Wednesday, May 13, 2009

“Breathing Life” © 2009 Pia Villanueva-Pulido

The best spot in the house is the corner bookshelf in what used to be her mother's formal dining room when she was growing up. Now she converted the room into a mini-library filled with all kinds of books she has collected since her undergrad years as an English/Lit major. Those were the years when possibilities like the Great American Novel followed by a Nobel Prize were within reach. HA! What a joke.

How do I get out of here? She thought to herself, shaking her head, as she longingly glanced at the row of paperback Shakespearean tragedies. She walked away from her books, as if avoiding a temptation that would be impossible to resist if she dared to take another step forward, left the room, and didn't look back.

Walking past the small dining area and a narrow kitchen led her to another “best spot” in the house. When she was 12, it used to be what her mother called a “game room” where she had all her daycare kids and grandkids play during the day. Her mother quit the daycare business to take care of an elderly aunt, so it became a laundry and storage room. By the time she was out of college and married, it became a music studio. But the original homeowners used it as a garage. For her family, it had been anything but a garage.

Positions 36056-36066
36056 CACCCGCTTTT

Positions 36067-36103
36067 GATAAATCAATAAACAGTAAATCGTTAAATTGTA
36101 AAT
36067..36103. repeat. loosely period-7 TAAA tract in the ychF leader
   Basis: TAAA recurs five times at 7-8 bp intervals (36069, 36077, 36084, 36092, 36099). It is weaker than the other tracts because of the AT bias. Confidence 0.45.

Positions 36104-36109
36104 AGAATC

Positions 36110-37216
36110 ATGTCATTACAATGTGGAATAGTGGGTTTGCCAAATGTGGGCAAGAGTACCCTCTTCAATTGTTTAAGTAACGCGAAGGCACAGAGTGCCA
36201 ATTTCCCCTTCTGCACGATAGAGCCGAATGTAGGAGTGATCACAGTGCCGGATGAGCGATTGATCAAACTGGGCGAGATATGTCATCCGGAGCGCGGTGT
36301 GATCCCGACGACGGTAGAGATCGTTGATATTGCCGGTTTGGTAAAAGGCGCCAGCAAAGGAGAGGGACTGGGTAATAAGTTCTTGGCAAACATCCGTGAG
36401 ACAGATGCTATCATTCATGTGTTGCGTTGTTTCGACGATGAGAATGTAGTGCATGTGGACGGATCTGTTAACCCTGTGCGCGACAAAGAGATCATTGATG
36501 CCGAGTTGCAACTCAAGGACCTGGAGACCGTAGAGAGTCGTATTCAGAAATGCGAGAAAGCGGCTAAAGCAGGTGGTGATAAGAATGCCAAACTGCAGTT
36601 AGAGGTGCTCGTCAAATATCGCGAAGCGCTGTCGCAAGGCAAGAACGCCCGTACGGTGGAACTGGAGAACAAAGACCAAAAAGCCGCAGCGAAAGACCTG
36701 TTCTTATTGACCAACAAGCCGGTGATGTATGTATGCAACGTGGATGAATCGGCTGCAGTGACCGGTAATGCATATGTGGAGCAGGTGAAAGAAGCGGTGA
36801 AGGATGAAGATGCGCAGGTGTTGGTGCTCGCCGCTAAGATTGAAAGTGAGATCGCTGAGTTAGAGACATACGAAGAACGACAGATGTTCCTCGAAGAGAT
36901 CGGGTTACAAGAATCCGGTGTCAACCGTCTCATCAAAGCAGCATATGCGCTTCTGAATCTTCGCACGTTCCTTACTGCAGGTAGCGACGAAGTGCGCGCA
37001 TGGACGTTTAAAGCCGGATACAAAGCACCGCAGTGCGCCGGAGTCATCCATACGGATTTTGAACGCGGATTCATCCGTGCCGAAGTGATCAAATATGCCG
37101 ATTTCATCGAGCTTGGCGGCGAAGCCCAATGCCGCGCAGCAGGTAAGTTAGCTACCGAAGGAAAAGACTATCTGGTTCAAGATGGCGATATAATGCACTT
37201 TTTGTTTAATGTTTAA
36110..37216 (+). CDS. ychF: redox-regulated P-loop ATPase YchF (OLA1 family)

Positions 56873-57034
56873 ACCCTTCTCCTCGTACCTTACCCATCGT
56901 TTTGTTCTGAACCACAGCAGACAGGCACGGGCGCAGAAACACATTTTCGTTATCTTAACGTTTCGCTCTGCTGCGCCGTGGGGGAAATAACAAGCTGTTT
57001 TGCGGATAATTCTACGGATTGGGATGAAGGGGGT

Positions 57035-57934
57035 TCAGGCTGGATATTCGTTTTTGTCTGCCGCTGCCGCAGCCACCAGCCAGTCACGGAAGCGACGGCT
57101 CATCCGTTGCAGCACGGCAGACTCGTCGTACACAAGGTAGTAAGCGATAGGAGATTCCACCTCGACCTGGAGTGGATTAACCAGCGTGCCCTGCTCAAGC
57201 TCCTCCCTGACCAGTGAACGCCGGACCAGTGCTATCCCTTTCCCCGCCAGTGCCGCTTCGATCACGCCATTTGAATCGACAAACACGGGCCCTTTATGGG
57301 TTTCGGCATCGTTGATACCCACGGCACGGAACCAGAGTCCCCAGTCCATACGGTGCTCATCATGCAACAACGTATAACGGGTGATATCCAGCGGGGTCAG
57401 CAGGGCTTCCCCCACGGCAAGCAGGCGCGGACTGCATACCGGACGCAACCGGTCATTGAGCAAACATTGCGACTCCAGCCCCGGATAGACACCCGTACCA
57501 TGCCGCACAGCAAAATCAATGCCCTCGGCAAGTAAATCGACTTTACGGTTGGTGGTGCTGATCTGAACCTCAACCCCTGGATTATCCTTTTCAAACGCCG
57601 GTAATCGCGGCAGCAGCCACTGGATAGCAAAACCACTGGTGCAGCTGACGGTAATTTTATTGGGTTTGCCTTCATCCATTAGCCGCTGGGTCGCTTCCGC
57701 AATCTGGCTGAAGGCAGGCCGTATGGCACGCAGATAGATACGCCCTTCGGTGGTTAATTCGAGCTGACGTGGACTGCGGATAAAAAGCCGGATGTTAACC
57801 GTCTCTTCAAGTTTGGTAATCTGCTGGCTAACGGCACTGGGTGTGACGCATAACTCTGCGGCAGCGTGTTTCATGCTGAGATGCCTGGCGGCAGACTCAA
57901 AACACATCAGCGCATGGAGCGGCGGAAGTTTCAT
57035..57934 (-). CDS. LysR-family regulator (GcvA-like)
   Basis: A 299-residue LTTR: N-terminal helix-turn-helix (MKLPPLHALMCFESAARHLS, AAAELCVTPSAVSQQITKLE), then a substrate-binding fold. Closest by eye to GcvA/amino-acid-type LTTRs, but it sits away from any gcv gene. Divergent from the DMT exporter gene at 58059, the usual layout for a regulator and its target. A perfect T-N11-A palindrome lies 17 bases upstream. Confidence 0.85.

She entered the room and heard her husband rhythmically counting and snapping, “1, 2, 3, 4, 1,2,3,4,” as a student attempted to follow his beat on the drums. She knew better than to disturb the fast-forward pace of his lessons, so she shut the door and walked back to the kitchen.

“Mommy, I'm hungry!” Her four-year old daughter announced, rubbing her belly exaggeratedly. Moments later, his metronome counting and the banging on the drums faded.

Oh, eternal gratitude!

But before she could even catch her breath to take out the toaster and some ham and cheese, she heard the electric guitar and his familiar three-chord progression technique he always used on beginner students. “It's a universal three chord trick,” he lectured to the little second grader. “If you practice just five minutes a day using these three chords, you can play any song you want.” That was his hook, and it always worked. The kids always walked out of his music lessons excited and passionate.
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